There are only two major questions in the Report that are left to be considered, both of them matters of very great importance. One is absence from work. There is no denying that absence from work is still a serious problem in Royal Ordnance factories, particularly on the filling side, as it is in a great many other places where there have been large influxes of new labour, and particularly where large numbers of married women are employed. During most of the period covered by the review, these factories were receiving large influxes of new labour and there was less opportunity during that time to focus upon this problem as a whole the attention which we now give to it; during the last six months however close attention has been directed to it both at headquarters and in the factories. At headquarters a Committee presided over by my hon. Friend the Parliamentary Secretary, the hon. Member for Rushcliffe (Mr. Assheton), whose sympathy with and experience of these matters is well known, is giving constant attention to this question. A notable improvement has already taken place within the last few months, particularly in the lessening of casual absence—non-accountable absence—but the problem is not one that is easy of solution, particularly in those filling factories where there are very long distances for people to travel to and from work. In these days of curtailment of shopping facilities, and in view of the domestic and family circumstances and responsibilities of the women, one has to be tolerant and patient—indeed, it is only with patience that this improvement can be effected. Large numbers of these people have been rooted up from their normal environment and ordinary habits, and it is a delicate task to build them now into a real community in their new environment, and certainly it is a very difficult task to build them up into an industrial entity within which the importance of regular attendance at work is recognised as an element in the smooth running of the shop.
Headquarters can guide policy in these matters. They can examine the causes and they can formulate remedies. They can initiate ideas and they can effect interchange of experience. They can organise a steadier flow of work—and that is very important. Headquarters can do all these things, but it is in the factory itself that the real problem must be effectively tackled in the end. As the Select Committee point out in their Report, we now have a staff of labour officers in these factories who have been asked to give priority to the consideration of this subject. We also have, under the more recent Regulations and the Essential Work Order, absentee committees which are appointed in all these works. I would like to pay a tribute to the zeal and enthusiasm with which these committees are setting about their task.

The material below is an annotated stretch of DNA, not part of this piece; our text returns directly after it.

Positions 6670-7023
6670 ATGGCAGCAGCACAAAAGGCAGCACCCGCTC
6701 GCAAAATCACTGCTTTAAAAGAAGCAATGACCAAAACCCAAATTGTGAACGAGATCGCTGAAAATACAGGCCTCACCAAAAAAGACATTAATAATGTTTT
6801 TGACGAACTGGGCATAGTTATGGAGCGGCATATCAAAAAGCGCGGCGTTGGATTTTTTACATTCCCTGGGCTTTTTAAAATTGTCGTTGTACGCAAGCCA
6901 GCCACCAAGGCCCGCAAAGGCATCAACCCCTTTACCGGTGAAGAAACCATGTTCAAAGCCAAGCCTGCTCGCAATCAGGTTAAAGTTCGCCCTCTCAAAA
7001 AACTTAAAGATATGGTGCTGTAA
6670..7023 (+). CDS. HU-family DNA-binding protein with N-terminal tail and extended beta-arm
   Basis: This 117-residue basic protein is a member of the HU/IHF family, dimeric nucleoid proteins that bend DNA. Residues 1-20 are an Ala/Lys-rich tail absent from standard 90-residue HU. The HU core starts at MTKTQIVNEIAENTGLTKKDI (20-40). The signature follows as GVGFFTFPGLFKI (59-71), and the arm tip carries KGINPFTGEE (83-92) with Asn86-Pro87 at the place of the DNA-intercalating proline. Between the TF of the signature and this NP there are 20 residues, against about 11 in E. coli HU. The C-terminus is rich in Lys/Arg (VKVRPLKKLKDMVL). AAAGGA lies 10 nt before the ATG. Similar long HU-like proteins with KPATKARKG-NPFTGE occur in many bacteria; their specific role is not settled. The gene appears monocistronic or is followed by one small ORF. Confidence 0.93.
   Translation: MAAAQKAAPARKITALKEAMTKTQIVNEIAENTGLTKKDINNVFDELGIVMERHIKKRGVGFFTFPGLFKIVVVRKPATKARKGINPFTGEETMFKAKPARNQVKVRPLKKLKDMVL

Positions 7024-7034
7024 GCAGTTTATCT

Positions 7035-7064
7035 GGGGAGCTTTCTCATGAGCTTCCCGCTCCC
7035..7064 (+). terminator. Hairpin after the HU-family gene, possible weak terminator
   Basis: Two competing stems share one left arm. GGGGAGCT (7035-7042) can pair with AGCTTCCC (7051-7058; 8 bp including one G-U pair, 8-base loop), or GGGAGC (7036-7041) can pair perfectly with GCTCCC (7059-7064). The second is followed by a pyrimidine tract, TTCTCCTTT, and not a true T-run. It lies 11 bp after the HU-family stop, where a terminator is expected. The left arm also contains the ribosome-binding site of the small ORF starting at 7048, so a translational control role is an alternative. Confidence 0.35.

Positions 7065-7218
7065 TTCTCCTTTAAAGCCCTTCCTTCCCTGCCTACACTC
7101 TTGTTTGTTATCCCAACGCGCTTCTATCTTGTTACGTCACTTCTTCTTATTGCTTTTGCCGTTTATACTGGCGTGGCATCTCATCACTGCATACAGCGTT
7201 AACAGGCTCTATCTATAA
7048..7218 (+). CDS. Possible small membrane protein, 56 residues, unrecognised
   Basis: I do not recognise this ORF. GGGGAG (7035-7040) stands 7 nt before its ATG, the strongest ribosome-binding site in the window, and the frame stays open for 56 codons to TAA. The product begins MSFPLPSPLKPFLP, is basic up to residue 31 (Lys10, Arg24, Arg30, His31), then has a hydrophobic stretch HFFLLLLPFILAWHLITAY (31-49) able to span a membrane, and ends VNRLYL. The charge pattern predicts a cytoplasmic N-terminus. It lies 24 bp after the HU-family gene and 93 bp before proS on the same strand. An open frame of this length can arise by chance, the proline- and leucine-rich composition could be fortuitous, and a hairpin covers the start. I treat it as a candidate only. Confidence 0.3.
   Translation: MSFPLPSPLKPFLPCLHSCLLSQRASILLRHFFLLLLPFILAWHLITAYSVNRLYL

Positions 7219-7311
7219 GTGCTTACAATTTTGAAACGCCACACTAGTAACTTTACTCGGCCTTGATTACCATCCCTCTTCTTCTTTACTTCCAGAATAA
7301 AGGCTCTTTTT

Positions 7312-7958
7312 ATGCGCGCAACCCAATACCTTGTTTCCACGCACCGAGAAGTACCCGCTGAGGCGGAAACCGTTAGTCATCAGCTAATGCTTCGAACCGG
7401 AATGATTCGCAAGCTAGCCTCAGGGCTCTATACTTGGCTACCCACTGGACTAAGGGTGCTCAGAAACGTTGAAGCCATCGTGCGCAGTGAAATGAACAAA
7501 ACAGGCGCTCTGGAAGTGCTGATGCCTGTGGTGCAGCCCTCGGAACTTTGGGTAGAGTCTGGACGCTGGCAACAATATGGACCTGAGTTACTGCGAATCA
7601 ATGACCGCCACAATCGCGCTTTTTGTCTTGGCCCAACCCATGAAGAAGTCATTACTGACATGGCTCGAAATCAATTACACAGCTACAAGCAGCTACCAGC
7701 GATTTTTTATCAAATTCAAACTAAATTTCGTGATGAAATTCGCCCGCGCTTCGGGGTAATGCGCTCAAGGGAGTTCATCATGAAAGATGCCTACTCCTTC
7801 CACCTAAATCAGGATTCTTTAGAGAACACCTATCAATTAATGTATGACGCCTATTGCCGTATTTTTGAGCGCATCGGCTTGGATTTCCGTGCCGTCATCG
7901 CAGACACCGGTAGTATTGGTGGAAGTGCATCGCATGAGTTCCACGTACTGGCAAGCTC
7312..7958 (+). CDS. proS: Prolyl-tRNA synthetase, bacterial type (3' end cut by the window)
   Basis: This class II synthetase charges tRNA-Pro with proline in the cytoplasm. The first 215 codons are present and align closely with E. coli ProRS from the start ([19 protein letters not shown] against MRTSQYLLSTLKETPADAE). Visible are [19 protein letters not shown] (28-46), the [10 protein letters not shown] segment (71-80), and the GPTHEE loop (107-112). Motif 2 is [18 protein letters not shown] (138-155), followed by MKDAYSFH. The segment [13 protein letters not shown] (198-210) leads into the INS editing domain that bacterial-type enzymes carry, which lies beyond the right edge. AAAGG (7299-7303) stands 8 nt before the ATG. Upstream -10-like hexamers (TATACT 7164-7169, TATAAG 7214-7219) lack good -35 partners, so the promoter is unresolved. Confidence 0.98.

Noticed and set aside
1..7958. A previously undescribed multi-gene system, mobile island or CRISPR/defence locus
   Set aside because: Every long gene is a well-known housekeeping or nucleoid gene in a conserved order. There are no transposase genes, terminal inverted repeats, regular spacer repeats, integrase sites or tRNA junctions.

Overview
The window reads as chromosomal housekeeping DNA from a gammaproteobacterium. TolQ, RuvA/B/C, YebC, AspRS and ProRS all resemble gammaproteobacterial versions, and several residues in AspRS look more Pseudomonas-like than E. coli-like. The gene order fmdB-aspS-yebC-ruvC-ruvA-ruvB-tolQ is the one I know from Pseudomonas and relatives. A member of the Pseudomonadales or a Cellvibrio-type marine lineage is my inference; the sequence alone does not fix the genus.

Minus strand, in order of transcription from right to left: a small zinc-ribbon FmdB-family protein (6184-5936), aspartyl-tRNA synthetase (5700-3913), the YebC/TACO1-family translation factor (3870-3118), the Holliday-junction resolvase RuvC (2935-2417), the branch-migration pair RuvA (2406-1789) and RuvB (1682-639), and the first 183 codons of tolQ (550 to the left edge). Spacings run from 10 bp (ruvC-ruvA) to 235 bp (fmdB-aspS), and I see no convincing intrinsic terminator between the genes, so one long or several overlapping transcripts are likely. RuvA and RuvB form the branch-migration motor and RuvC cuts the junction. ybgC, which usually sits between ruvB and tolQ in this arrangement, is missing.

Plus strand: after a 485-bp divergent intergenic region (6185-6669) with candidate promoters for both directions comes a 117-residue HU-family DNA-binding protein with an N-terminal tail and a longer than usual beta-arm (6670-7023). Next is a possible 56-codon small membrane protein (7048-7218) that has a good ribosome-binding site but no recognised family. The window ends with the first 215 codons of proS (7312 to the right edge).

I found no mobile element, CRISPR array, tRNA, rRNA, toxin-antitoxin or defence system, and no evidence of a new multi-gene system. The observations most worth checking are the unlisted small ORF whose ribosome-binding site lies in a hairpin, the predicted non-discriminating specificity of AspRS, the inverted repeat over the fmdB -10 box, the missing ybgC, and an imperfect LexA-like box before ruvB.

These are committees composed of representatives of the workers and managements who give weekly, and sometimes daily, study to the records of those who are absent and try to discover why they have been absent—the whole object, of course, being to avoid prosecutions, because prosecutions are in the end the least satisfactory method of dealing with this subject—and to ensure that there is throughout the factory an understanding of the need of regular attendance if a smooth flow of work is to be maintained. I would like to recognise the help we have had from the district officials of trade unions who have lent their weight by addressing meetings in the canteens. I would like also to acknowledge the very great assistance we have had from a number of hon. Members who have taken special care of and interest in the factories within their constituencies. The Select Committee's observations on the whole range of this subject will receive most careful study, and in so far as we can benefit by the advice they give, we hope to do so. We had hoped that the initiation of a three-shift system in the filling factories and the lessening of hours generally would have given us greater relief on this question of absence from work than we have yet had from it. In 30 out of 42 factories the hours are 60 or less for men and 55 or less for women, and reduction to these standards will be achieved, I hope, in the remaining 12 factories within the next three months. I accept the rebuke which the Select Committee's Report administers. The Government certainly should be an example in these matters, and the standard having been accepted, we should work to it as faithfully as we can.
It has really been very mixed, although I think a fair deduction would be that in course of time we are likely to get more output from those factories where the hours are reasonable. I do not think I could myself subscribe to any other view than that, and that is the aim we are now putting to ourselves quite definitely in respect of those factories that still have to have their hours reduced.